While speed is vital for returns processing, both the accuracy and strategy behind your disposition system are also critical. If you simply push products to recycle or salvage without consistent evaluation, it can be detrimental to operating income. On the other hand, if you transport low-value items upstream for additional refurbishment, only to liquidate later, you can also needlessly drive costs. Consequently, you should optimize the net recovery value of the return — or the recovery value after the costs to carry and process inventory are considered.

  1. Modify policy leniency to improve profitability.

From a financial perspective, there is an inherent paradox to returns: How do you create a return policy that will increase sales without driving excessive returns that lessen profitability? To help answer that question, researchers at the University of Texas at Arlington have provided insight into how return-policy leniency can increase sales and reduce returns. They studied policy leniency over five different dimensions, including:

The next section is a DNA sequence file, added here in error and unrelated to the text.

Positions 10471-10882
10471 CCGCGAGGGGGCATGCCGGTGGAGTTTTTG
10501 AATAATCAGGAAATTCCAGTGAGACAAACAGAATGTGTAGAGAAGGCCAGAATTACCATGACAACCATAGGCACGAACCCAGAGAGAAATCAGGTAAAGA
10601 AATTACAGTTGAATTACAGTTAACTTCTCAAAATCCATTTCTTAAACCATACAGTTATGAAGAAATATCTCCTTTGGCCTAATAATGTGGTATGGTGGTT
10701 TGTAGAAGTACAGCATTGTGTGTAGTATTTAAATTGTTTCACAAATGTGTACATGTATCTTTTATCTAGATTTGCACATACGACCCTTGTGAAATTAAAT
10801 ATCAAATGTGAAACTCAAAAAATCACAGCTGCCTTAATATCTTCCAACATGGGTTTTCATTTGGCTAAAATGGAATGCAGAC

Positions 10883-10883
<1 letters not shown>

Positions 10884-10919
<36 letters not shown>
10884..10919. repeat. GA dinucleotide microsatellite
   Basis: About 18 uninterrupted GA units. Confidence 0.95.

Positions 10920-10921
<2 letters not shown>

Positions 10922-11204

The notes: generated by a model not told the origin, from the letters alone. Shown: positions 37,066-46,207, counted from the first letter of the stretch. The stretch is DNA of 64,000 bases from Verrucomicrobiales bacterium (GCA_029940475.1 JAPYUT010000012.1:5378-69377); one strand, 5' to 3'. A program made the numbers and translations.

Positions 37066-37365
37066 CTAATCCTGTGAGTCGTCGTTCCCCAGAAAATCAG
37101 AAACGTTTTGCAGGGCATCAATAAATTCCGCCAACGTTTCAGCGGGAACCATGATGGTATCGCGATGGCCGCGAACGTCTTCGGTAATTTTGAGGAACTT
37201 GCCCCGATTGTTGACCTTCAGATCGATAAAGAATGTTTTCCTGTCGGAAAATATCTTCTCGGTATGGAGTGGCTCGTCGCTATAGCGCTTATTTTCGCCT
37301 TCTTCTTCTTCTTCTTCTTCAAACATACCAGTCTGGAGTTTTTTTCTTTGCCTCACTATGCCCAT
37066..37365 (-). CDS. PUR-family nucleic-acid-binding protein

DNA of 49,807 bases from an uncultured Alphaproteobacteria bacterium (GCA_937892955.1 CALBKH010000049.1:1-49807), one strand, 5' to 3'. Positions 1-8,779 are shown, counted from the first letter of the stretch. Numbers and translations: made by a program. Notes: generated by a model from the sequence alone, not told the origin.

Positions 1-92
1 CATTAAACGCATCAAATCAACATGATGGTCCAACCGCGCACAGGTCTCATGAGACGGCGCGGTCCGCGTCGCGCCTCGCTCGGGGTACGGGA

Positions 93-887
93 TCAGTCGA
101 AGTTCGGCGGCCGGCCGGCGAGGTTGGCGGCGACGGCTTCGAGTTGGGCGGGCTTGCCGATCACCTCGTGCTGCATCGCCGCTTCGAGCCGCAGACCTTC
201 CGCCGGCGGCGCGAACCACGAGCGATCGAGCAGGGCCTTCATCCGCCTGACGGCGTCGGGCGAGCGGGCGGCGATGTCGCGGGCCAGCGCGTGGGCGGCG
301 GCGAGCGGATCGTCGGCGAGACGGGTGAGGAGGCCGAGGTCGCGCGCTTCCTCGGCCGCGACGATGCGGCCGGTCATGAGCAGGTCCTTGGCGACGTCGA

• Time leniency: The time period during which a return is accepted by the retailer (e.g., 30-day return policy, 60-day return policy, etc.)
  • Monetary leniency: How much money the retailer refunds for a return (e.g., money-back guarantee, charging a restocking fee, etc.)
  • Effort leniency: How much hassle on the part of the consumer is involved (e.g., filling out a form, presenting identification, etc.)
  • Scope leniency: What products are covered by the return policy (e.g., are items on sale included?)
  • Exchange leniency: What consumers get for returning the good (e.g., cash, store credit, replacement good, etc.)

Interestingly, different mixes of leniency worked to accomplish different goals. According to the research, return policies with greater leniency regarding money and effort help increase purchases. In addition, policies offering monetary awards to consumers also increase purchases. When looking to reduce returns, return policies should inhibit leniency regarding time, exchange and scope. Ultimately, however, the study’s most important finding was that returns do make business sense.